Two SwRI Projects Win Research Awards

Pipe inspection system and geologic fault analysis program chosen for R&D 100      image of PDF button

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Dr. Hegeon Kwun, principal research scientist in SwRI's Nondestructive Evaluation Science and Technology Division, has been instrumental in the development of magnetostrictive sensor technology as a means of inspecting pipes and other structures for defects.

An innovative system for rapid pipe inspection and an advanced software tool to analyze tendencies of geologic faults and fractures to move, both developed at the Institute, were selected among the year's 100 most significant technical accomplishments, according to R&D Magazine. To date, SwRI has gained 20 such awards.

Winners, determined by the magazine in collaboration with a panel of experts, are selected from hundreds of entries submitted by companies, research organizations, national laboratories, and universities worldwide.

"Magnetostrictive sensor (MsS®) technology provides engineers with a fast, cost-effective means of inspecting steel pipes and tubes in processing and power generating plants for the oil, gas, and chemical industries," says Dr. Hegeon Kwun, pioneer developer of the technology. Kwun is a principal scientist in the Nondestructive Evaluation Science and Technology Division.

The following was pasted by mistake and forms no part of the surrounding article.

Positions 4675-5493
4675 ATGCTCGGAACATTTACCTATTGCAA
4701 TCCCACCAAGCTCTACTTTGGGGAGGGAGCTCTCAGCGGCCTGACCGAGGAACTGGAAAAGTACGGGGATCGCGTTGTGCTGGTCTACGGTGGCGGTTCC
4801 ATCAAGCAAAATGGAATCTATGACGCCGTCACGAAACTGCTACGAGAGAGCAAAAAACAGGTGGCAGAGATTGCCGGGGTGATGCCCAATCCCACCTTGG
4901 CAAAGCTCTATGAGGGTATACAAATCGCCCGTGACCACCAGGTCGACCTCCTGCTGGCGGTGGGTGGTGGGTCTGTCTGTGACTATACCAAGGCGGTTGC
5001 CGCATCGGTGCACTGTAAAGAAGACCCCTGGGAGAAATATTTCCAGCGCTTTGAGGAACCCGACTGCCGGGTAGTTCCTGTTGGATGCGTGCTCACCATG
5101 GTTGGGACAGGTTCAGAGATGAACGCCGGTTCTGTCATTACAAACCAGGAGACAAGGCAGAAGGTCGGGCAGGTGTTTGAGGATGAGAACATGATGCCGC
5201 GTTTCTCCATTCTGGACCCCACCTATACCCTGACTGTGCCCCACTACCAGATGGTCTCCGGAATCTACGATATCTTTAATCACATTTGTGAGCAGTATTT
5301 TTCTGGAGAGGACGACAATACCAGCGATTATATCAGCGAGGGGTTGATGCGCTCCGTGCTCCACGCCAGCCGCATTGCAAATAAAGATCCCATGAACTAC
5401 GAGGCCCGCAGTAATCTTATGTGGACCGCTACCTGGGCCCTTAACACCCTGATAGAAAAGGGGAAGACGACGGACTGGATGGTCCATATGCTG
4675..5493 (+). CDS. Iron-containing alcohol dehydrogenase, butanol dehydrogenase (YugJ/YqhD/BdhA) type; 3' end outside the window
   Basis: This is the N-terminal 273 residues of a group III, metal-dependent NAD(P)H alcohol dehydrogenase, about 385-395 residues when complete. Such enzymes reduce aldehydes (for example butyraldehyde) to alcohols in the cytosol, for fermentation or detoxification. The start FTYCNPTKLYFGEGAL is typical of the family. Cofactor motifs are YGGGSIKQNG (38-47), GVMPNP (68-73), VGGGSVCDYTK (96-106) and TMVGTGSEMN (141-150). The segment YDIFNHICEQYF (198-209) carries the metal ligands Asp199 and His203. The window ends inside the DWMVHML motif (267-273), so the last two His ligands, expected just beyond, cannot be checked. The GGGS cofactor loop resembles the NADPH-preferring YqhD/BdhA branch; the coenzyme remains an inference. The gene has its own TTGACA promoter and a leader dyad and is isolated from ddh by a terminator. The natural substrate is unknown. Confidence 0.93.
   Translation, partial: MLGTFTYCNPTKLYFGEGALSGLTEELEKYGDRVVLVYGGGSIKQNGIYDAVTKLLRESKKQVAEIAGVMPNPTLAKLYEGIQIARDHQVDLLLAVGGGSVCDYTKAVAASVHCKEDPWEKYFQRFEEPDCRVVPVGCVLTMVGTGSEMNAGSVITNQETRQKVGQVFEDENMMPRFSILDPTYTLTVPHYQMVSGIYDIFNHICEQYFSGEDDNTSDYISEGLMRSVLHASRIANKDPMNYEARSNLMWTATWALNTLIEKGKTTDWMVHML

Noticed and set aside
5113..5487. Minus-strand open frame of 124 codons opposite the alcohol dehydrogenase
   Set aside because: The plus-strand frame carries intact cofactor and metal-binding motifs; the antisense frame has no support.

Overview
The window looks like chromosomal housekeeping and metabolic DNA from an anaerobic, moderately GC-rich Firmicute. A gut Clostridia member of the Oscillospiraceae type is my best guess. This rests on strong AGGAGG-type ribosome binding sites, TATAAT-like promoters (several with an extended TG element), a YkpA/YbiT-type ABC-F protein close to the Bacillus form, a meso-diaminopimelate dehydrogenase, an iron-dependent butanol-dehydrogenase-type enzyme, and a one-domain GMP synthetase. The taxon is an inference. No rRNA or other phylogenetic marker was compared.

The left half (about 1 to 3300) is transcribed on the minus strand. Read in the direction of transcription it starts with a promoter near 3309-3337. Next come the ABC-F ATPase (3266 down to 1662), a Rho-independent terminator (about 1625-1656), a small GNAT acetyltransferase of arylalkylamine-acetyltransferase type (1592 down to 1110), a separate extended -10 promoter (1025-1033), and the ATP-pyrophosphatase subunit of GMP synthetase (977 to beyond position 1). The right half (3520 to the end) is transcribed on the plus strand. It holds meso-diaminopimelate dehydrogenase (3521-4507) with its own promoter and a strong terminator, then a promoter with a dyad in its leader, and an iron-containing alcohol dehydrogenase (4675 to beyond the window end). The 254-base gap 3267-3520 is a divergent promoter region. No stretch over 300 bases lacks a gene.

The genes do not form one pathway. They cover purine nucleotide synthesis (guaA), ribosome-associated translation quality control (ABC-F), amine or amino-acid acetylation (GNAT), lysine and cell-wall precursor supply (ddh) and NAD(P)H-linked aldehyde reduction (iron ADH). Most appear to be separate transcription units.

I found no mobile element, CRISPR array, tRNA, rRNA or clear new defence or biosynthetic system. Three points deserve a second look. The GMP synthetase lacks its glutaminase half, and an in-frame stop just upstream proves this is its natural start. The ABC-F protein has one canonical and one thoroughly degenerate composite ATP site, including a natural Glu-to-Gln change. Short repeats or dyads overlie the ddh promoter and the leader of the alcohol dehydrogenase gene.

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Magnetostrictive sensor technology developed at SwRI provides engineers with a rapid, cost-effective means of inspecting the structural integrity of steel tubes and pipes. The technique generates elastic waves, at frequencies of up to several hundred kHz, and detects the signals reflected from corrosion, cracking, or other defects up to several hundred feet from a single sensor location.

3DStress™ was originally developed to analyze the behavior of faults and the resulting potential for earthquakes in the vicinity of Yucca Mountain, Nevada, says Dr. David Ferrill, a senior research scientist in the SwRI Center for Nuclear Waste Regulatory Analyses. "The program, however, has useful applications in oil and gas exploration and production as well as in hydrology," Ferrill said. "For example, geologists and petroleum engineers can use the software to determine the risk of leakage from a hydrocarbon trap or to evaluate potential flow pathways within an aquifer."

Software helps determine geologic movement tendencies

Using 3DStress™, a unique computer program developed at SwRI, geologists and seismologists can quickly and accurately determine the tendencies of faults and fractures to slip or dilate. The program applies computed stresses in three dimensions to fault traces on maps or three-dimensional surfaces of known or suspected faults, through a straightforward graphical user interface. The results, which can then be displayed in two or three dimensions, can be interactively adjusted by modifying the stresses to investigate slip tendency and direction for each surface.

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Structural geologists Dr. David A Ferrill, (left), senior research scientist in the Center for Nuclear Waste Regulatory Analyses at SwRI, and Dr. Alan P. Morris, a SwRI consultant, were co-developers of the 3DStress™ software program. Not shown is D. Brent Henderson, a former senior research analyst at SwRI who also contributed substantively to the program.